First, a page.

Friday, August 3, 2007

Aug. 3, 2007: eBay's first ad exchange deal

Dave Goetzl at Mediapost writes today about Oxygen network becoming the first cable net to use eBay's advertising exhange, which it used to buy scatter for Intel. This, even though the Cabletelevision Advertising Bureau isn't supporting the system. There are several things that make this momentous in its way, even if the amount of money changing hands is only in the six figures. First, is, of course, that this is a first. Um, duh. Second, it is doing for Oxygen what Google's ad exchange programs have done for other media properties—bringing it an advertiser it wouldn't have gotten otherwise. Third, it seems to underscore my theory that technology companies (along with companies that are based out west, and thus more digitally attuned) are much more open-minded about the whole ad exchange/auction concept than others. Not only is Intel the first advertiser to embrace this system, but two of the other three advertisers that Oxygen is working with for its next buy are Microsoft and Hewlett-Packard. (The other is Home Depot.) I came up with my theory about ad exchange open-mindedness back when I did a story about Google's work towards magazine print ad auctions—while the Conde Nasts and Hearsts of the world didn't return my calls, the publisher of San Francisco-based shelter book Dwell, who had participated in a Google print auction test, was effusive about the model's possibilities, and like Oxygen, she got advertisers into her book that she never would have had the man (woman?) power to attract on her own. BTW, good for Universal McCann in making this transaction happen.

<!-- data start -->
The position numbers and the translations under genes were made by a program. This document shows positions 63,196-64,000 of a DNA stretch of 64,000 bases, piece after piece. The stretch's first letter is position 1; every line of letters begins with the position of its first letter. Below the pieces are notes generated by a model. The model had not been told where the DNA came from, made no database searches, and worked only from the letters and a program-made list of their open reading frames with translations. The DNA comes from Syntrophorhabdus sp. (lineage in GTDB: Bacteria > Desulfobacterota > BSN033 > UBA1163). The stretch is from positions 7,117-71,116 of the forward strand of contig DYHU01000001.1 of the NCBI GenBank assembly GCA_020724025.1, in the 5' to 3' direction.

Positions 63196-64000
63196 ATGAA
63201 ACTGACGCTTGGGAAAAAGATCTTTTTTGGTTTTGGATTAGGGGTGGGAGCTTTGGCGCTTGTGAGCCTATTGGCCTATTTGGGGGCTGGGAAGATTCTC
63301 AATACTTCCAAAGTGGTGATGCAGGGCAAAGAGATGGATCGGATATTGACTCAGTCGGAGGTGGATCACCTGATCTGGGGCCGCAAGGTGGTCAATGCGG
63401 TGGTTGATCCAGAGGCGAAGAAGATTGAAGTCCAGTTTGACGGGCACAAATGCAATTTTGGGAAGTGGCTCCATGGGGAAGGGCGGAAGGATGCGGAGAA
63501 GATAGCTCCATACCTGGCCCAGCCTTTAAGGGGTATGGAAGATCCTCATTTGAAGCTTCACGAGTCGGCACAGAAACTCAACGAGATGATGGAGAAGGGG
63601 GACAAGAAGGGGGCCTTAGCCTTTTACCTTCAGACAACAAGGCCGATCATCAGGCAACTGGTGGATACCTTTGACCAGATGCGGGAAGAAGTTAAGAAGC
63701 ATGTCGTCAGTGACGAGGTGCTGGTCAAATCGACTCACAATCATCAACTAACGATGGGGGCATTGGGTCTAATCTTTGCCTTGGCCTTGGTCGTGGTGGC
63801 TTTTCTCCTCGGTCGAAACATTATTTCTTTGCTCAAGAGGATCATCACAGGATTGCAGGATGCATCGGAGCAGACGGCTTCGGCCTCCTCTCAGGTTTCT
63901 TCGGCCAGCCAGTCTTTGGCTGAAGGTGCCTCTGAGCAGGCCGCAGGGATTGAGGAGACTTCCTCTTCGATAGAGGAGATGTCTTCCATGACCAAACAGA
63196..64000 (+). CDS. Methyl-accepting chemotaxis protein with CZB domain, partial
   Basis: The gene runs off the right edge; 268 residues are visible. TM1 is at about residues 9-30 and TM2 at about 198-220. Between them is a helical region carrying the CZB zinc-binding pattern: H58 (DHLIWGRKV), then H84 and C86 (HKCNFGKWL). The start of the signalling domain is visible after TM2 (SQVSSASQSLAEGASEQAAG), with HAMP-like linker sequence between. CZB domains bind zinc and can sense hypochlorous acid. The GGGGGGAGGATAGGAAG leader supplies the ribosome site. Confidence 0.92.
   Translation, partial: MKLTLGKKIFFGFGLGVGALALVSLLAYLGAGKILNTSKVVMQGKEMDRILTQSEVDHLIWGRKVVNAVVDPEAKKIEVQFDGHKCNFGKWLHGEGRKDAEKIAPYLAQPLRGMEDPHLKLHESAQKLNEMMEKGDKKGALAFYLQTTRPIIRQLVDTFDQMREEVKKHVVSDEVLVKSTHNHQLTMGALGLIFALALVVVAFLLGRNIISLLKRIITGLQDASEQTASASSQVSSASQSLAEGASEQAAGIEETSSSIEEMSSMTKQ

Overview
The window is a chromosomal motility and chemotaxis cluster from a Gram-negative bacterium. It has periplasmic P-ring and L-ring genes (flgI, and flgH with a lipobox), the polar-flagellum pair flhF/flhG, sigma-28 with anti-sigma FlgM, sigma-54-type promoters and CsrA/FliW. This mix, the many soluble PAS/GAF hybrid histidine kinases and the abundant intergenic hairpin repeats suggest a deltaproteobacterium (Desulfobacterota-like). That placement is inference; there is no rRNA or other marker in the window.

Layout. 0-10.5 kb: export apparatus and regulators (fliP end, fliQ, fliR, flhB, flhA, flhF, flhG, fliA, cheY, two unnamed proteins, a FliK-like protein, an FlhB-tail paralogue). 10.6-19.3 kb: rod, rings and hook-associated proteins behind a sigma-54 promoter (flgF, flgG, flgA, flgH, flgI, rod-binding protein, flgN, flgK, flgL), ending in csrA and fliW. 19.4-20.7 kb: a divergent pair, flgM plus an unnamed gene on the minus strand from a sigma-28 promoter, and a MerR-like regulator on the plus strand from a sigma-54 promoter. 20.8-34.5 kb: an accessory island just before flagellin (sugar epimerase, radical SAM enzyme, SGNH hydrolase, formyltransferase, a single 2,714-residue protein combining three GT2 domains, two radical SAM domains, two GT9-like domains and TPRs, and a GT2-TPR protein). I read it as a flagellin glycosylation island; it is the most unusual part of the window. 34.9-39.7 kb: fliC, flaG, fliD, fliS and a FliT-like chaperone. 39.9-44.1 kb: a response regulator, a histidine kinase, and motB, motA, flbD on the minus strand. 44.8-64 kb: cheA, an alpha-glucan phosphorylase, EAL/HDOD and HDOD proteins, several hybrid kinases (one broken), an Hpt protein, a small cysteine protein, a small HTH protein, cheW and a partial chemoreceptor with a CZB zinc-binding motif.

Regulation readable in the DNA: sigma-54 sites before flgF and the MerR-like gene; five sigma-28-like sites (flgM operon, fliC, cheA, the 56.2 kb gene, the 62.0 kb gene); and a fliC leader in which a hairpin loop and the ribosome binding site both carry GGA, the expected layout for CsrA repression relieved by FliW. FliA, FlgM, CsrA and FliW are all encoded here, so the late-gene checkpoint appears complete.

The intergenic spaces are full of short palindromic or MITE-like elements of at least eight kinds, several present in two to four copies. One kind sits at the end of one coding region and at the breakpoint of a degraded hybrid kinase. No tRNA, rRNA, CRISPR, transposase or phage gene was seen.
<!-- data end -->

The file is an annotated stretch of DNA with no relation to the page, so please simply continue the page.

1 comment:

Louis-David Mangin said...

Myself being in one of those western digitally inclined companies (, this can certainly be gleamed as good news. Enabling media planners, agencies and advertisers with IT tools that make their job more transparent and efficient is one goal - using IT to change the media buying paradigm and create new marketplaces is something else. The first should be embraced; the second should be tested; neither should be ignored. Some agencies are beginning to evince more strategic thinking when it comes to the media they buy and to the methods they utilize to do so; Universal McCann’s role in the Intel buy is to be applauded. As a proponent of a ‘new media’ (digital out-of-home - a.k.a. digital signage), it is empowering to see success, and to have the agencies participate in the process.